The Michigan Cannabis Lawyers are excited about the prospects of marijuana micro businesses and the niche markets that will develop in Michigan. If you’re interested in starting a marijuana microbusiness or have questions about how the new laws may affect you, call the Michigan Cannabis Lawyers at 517-512-8364.
A recent House Bill was proposed and struck down that took aim at home cultivation and marihuana microbusinesses. House Bill 1243 was proposed by Republican Senator Arlan Meekhof on November 29. This Bill aimed to ban home cultivation by adults, which was approved by Michigan voters as part of Prop 1. Prop 1 provided in part that those over the age of 21 that are residents of Michigan may legally grow up to 12 marihuana plants in their home. In addition, HB 1243 attempted to derail micro business licenses altogether. Maruhuana micro business are issued a micro license, which permits the licensee to vertically integrate the cultivation of up to 150 marihuana plants, processing of marihuana, and retail sale to individuals 21 years or older.
The proposed bill also attempted to lower the excise tax on retail sales of marijuana products from 10% down to 3%, change how the tax revenue would have been distributed and create a licensing board similar to that used in medical marijuana facility licensing. This bill died on December 13, 2018 and has, for now, alleviated some concern regarding a rewrite of the law currently in effect.
The Michigan Cannabis Lawyers are excited about the prospects of marihuana micro businesses and the niche markets that will develop in Michigan. If you’re interested in starting a marihuana microbusiness or have questions about how the new laws may affect you, call the Michigan Cannabis Lawyers at 517-512-8364.
The newly enacted law which legalized recreational marijuana in Michigan allows for individuals with marijuana related felonies the opportunity to apply for licenses to operate marijuana businesses. Section 8.1, subsection c, of the new marijuana statue states, “a prior conviction solely for a marijuana related offense does not disqualify an individual who is otherwise eligible for licensure, unless the offense involved distribution of a controlled substance to a minor.” Those that were precluded from obtaining a medical marijuana facility license may now have a path to operate a commercial recreational marijuana facility under the laws recently passed by voter initiative. If you have a prior marijuana related felony and want to know more about applying for a micro business license or any other type of license for recreational marijuana, call the Michigan Cannabis Lawyers at (517) 512-8364.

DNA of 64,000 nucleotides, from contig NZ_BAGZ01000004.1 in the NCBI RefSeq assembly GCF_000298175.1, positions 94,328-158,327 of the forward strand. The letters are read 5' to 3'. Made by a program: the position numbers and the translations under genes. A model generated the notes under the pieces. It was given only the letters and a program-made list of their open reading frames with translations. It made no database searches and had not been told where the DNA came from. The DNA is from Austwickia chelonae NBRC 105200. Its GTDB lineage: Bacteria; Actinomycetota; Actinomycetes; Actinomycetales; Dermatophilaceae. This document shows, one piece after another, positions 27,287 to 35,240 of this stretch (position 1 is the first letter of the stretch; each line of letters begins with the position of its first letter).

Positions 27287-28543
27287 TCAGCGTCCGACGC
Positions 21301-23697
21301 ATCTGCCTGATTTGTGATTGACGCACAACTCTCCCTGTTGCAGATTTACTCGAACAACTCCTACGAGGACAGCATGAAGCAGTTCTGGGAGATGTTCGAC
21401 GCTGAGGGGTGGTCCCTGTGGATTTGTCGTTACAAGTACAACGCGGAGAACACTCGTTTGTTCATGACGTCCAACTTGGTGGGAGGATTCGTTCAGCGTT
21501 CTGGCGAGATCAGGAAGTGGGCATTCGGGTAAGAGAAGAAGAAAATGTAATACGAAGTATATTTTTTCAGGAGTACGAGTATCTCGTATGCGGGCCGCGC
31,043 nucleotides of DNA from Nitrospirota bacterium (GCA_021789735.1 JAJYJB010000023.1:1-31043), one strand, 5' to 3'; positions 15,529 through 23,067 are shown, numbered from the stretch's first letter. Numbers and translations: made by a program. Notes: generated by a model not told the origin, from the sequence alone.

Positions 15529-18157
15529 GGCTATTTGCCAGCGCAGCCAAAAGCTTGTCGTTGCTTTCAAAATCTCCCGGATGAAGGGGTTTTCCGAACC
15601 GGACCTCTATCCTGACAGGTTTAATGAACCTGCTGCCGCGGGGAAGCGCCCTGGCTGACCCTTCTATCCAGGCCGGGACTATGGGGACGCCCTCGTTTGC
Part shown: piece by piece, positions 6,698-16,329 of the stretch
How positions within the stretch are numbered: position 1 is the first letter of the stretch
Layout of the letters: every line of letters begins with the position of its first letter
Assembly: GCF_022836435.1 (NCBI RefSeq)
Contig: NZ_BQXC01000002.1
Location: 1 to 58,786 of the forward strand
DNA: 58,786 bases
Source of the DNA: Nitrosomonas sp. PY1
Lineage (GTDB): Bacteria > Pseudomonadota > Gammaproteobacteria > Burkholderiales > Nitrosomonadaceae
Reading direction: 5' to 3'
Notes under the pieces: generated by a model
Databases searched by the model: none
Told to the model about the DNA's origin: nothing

After Michigan decided to legalize recreational marijuana on November 6, 218, several county prosecutors across Michigan have started dismissing cases involving marijuana. Oakland County prosecutors have already tossed various cases with pending charges in the district and circuit court systems. Also, Muskegon County prosecutors have dismissed all pending marijuana cases that comply with the requirements of the recently passed proposal. Kalamazoo, Battle Creek and Calhoun County have also followed suit. While there are still avenues to violating the law, prosecuting offices have been considering what they will do with pending cases involving use, possession, manufacture or delivery.
Clare County prosecutors have plans to dismiss several pending cases limited to possession charges, whereas Kent County is looking into dismissing cases that involve use or possession of marijuana. Most dismissals are based on a case by case basis. In Ingham county, while magistrates are no longer accepting warrant requests for marijuana related crimes, the cases already pending are being looked at closely before being dismissed.
Some counties are not being as lenient however. In Wayne County, a prosecutor has stated that her office is committed to following the law regarding the prosecution of marijuana cases. Additionally, Wexford County is choosing not to dismiss pending cases of any sort. While pending cases are more likely to be dismissed at this time several counties are considering what to do regarding applying the new marijuana statute retroactively to cases that have already been prosecuted.
If you have a pending marijuana charge and want to better understand how the legalization of recreational marijuana will affect your current situation, you need a lawyer that understands Michigan marijuana law. Call the Michigan Cannabis Lawyers at (517) 512-8364.
A registered primary caregiver was charged with manufacturing 20 or more but fewer than 200 marijuana plants, possessing a firearm during the commission of a felony and possessing with intent to deliver 5 kilograms or more but less than 45 kilograms of marihuana. Those are some pretty serious charges. A §8 defense was raised by defendant but the trial court did not allow him to present his affirmative defense at trial. The trial court determined that defendant did not satisfy his burden of presenting prima facie evidence for each element of §8 of the Michigan Medical Marihuana Act (MMMA). The element at issue was the existence of a bona fide physician-patient relationship.